This also means that the Ecstatic does more than convey a message; even their wild gestures have a symbolic significance in revealing God’s will for the world of human inter-actions, happenings, events. The Ecstatic conveys a God of energy, of spirit, of movement, of action. He warns people not to take the communications of God only in their head, or merely verbally, as formulae to be held on to like coins safely tucked away in our pocket, but to realise that God is igniting the human heart as the engine of action in and commitment to the world. Indeed, God is changing the human material, cold and dead and static, by sparking it and transforming its very substance. Holiness enters us violently, because we are so resistant to it, yet the heart is able to burn with the fire of Spirit once it gets going.

This new heart and new life, new heart and new spirit, is what the prophets of Yahweh are ultimately conveying to the Jews. The Ecstatic, though often disrespected, and avoided in ‘polite company’, is in a sense the corrective of the Seer. God’s revelation to humanity is not a mere set of verbal messages, just a set of teachings, just a set of instructions; God’s revelation to humanity is– Fire, and that we can actually burn with this Fire. The Fire is love, and thus its ‘sufferings and raptures’ are a result of its concern with the world that needs it.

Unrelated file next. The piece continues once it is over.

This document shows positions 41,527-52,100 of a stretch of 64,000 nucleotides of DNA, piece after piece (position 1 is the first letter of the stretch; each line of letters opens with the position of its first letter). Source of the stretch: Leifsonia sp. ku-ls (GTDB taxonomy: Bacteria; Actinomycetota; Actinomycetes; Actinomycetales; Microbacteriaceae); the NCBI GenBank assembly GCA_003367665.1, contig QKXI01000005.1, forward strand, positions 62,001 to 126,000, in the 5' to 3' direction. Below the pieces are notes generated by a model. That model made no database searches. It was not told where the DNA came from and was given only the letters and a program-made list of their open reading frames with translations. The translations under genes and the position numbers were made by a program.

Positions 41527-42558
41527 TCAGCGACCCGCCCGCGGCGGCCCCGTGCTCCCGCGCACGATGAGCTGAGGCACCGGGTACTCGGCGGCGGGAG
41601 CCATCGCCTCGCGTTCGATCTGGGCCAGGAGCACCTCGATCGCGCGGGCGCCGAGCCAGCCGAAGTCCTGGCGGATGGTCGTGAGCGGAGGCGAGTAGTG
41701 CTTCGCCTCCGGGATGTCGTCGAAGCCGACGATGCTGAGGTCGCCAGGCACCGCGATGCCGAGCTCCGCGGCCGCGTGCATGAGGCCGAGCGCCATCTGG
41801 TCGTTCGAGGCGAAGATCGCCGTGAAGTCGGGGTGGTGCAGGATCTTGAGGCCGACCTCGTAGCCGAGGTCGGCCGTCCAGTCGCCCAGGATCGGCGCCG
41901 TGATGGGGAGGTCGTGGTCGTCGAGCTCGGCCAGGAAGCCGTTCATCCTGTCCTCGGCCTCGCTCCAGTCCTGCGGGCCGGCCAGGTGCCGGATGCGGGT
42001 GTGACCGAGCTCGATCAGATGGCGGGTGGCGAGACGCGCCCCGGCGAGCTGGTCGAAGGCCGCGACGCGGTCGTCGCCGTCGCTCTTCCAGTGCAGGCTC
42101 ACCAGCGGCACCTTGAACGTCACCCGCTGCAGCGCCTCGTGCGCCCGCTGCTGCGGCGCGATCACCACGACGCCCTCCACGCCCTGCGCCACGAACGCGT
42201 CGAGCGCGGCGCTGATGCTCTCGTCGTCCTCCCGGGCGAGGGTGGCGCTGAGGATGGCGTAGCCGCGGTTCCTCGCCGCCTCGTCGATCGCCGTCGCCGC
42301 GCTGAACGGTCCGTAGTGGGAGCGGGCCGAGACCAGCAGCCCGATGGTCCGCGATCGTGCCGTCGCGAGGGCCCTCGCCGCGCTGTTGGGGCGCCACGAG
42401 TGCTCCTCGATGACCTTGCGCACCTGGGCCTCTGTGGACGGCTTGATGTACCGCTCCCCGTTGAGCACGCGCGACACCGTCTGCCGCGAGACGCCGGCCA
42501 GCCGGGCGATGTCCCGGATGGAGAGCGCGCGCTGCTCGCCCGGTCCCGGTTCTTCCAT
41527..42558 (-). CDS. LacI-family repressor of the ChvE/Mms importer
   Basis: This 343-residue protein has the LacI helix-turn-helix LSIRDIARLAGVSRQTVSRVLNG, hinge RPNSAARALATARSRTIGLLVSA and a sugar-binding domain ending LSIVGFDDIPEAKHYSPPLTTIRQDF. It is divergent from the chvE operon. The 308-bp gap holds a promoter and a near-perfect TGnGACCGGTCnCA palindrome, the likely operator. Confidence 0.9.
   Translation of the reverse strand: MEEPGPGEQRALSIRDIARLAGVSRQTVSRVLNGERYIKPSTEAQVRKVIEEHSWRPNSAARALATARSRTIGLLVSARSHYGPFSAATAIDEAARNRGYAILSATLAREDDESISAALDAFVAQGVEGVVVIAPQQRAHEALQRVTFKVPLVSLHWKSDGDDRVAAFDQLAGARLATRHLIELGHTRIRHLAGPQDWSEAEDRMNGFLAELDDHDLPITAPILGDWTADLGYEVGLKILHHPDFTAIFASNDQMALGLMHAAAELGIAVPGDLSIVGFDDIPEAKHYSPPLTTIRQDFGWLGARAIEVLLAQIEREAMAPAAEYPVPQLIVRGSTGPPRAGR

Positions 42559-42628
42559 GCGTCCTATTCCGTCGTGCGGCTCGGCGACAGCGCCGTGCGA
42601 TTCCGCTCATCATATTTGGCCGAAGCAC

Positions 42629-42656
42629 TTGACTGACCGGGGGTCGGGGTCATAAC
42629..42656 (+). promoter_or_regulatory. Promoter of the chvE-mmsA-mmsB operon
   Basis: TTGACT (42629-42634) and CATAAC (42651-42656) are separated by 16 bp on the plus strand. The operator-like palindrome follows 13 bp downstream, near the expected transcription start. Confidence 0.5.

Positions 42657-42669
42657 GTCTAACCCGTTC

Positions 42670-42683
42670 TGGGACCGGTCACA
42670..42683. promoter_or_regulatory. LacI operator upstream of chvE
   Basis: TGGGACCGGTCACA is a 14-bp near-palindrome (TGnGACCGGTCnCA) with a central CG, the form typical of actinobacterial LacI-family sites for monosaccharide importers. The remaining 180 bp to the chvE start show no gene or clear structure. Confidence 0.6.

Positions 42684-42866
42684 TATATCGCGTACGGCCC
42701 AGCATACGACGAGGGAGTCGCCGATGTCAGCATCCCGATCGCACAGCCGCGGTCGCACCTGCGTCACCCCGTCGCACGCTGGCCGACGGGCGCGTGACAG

The Fire seeks the heart because every heart must burn so that the world can be sparked.